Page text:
UK games industry returned to growth in 2012

Employment and investment rose year-over-year, research suggests

UK games industry trade association TIGA has published research indicating that employment in the development sector grew by four per cent in 2012, bringing a halt to three years of declines.


The research, which is based on "an extensive survey of UK games businesses", also found that annual investment by studios was up from £411 million in 2011 to £427 million in 2012.

Here are the key findings (between 2011 and 2012):

  • Creative staff in studios grew from 8,888 to 9,224
  • Jobs indirectly supported by studios rose from 16,250 to 16,864
  • Studio numbers rose from 329 to 448
  • Direct/indirect tax revenues generated by the sector for the Treasury increased from £376 million to £400 million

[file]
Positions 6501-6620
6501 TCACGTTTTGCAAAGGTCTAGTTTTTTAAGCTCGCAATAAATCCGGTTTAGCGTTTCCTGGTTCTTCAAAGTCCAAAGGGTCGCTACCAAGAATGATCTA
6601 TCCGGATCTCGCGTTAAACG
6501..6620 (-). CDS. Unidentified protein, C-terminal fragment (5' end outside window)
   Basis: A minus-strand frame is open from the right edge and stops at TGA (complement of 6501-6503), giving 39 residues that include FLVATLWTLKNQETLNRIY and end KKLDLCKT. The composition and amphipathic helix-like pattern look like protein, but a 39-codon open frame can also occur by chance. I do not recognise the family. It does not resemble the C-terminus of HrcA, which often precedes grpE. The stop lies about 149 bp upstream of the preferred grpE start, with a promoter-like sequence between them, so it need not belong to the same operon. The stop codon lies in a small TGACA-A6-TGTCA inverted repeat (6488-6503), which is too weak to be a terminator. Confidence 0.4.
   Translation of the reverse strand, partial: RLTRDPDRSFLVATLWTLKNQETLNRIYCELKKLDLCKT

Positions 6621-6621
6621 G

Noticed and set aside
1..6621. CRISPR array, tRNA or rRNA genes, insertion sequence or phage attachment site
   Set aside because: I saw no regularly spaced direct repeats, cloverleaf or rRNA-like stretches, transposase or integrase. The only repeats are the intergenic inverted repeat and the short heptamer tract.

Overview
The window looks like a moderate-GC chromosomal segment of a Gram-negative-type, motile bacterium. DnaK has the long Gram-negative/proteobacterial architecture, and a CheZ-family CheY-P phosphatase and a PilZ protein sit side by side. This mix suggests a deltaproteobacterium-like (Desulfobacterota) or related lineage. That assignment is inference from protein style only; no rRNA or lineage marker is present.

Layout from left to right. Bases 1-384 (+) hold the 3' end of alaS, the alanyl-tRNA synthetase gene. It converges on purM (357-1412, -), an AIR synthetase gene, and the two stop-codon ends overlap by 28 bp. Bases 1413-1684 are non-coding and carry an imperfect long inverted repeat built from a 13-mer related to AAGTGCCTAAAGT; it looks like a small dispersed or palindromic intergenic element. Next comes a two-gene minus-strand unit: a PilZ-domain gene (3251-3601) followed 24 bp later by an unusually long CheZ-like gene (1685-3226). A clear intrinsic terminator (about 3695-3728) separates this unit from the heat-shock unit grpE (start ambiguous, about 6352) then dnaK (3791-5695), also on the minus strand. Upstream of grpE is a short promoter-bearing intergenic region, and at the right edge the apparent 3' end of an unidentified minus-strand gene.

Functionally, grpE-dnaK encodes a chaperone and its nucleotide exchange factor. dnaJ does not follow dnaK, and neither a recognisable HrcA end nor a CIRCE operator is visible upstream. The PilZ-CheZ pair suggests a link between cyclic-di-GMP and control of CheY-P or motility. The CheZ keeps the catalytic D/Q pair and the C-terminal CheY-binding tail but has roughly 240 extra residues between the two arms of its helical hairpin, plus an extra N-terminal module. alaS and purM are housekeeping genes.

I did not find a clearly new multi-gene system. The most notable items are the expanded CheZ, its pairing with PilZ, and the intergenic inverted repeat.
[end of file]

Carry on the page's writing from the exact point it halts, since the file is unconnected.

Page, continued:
• Annual investment by studios rose from £411 million to £427 million
  • The sector's contribution to UK Gross Domestic Product increased from £912 million to £947 million.

TIGA CEO Dr Richard Wilson said: "The UK economy may be on the verge of a triple dip recession but the recovery in the UK games development sector has taken off. Employment, investment and start-ups are up. The games development industry is growing again.

"The sector's return to growth has been driven by three factors. Firstly, the increasing prevalence of mobile and tablet devices have created a growing market for games: studios are setting up to meet this demand.

"Secondly, the closure of big console based studios has been followed by an explosion of small start-up companies.

"Thirdly, the advent of Games Tax Relief, which TIGA was instrumental in achieving, is already stimulating growth."

The UK government said in December that it will introduce a tax relief of 25 per cent for selected games in development. The tax break is expected to come into effect after this week's budget report.

Games studios large and small will be able to take advantage of the state aid providing their projects meet certain cultural requirements (CVG's analysis).